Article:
Seventh Circuit holds that state governing body for middle and high school athletic programs does not violate the First Amendment rights of Gannett Co, and other newspapers, by granting an exclusive license to a third party to stream entire post-season tournament games.
Plaintiff, Wisconsin Interscholastic Athletic Association (WIAA), the state governing body for middle and high school athletic programs in Wisconsin, granted exclusive licenses to a third party to stream transmissions of entire games of post-season tournaments online. Gannett objected to the granting of the exclusive license, claiming that because the WIAA was a “state actor,” the granting of an exclusive license violated the First Amendment rights of other news organizations to stream the events in their entirety. WIAA filed a declaratory judgment action to obtain a declaration that the exclusive license did not violate the First Amendment. The district court entered summary judgment in favor of WIAA, and Gannett appealed. The Seventh Circuit Court of Appeals affirmed the judgment of the district court, finding that WIAA’s exclusive contract was neither a gag order nor a prior restraint on speech about government activities. The media – including defendant newspapers – were free to talk and write about the games, but could not appropriate the entertainment product – the entire game – that WIAA as the governing body had created without paying for it. WIAA, even though a “state actor,” had the same right to package and exclusively distribute its performances as private packagers of entertainment product such as the NFL, and the First Amendment did not confer on the media an affirmative right to broadcast the games in their entirety.
WIAA contracted with American-HiFi, a video production company, to give the company the exclusive right to stream nearly all of WIAA’s post-season tournament games in their entirety online. Under this contract, if American-HiFi declined to stream a game, other broadcasters could obtain permission and pay a fee to stream the game. The exclusive broadcast agreement only concerned transmissions of entire games and did not prohibit media coverage, photography or interviews before or after games, which were covered by WIAA’s Media Policies. Media could also broadcast up to two minutes of a game, and write or blog about the game, as long as they did not engage in "play-by-play" transmission. The Media Policies, including specific Tournament Transmission Policies applicable to radio, television, cable and internet transmissions, reflected WIAA’s contracts with private companies for the exclusive broadcasts. The Media Policies provided that WIAA owned the rights to transmit, upload, stream or display content live during WIAA events and reserved the right to grant exclusive and nonexclusive rights on an event-by-event basis. Defendant Gannett, asserting that WIAA’s exclusive license agreement violated the media’s First Amendment right to broadcast entire performances, streamed four WIAA tournament games without obtaining permission and refused to pay WIAA’s fees.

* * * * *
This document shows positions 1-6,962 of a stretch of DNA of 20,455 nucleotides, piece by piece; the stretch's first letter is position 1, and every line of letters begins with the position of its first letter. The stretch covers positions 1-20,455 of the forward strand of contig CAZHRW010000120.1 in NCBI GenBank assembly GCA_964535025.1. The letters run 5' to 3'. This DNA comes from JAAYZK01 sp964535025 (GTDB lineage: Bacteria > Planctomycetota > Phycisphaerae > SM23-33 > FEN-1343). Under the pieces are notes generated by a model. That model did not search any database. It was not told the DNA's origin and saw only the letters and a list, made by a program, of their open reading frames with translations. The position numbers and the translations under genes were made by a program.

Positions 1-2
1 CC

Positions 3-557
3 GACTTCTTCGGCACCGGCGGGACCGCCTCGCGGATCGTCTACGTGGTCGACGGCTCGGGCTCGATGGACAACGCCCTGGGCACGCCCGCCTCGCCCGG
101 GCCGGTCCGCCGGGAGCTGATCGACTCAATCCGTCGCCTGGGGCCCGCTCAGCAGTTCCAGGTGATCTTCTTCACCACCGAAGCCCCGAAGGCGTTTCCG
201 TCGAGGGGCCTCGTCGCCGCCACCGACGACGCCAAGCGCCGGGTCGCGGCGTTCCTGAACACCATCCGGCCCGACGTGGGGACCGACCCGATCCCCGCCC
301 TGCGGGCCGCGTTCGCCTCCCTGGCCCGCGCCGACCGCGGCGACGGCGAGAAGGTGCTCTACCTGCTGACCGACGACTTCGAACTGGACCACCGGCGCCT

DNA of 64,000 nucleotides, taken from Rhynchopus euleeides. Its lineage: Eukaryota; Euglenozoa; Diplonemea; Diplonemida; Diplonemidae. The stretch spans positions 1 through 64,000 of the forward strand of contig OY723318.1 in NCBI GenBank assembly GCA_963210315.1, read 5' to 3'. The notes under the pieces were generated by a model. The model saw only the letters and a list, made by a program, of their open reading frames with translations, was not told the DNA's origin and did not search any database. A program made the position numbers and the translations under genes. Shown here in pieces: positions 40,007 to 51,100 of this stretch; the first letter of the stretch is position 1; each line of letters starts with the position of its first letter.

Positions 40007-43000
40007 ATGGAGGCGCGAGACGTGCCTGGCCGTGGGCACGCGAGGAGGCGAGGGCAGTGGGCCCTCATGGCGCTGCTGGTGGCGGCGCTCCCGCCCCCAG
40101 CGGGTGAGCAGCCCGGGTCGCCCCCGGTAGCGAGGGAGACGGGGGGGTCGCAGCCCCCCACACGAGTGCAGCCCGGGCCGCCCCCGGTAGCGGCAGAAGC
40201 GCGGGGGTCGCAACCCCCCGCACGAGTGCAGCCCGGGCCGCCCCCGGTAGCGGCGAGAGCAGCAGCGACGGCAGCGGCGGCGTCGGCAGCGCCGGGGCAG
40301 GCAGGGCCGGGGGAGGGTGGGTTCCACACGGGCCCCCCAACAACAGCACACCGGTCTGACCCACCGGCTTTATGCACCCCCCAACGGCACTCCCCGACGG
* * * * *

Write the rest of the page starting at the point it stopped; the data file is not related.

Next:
The district court in the declaratory judgment action entered summary judgment in favor of WIAA, holding that media access at WIAA tournaments was a "nonpublic forum," and finding the exclusive contracts easily met the First Amendment standards of reasonableness and viewpoint neutrality.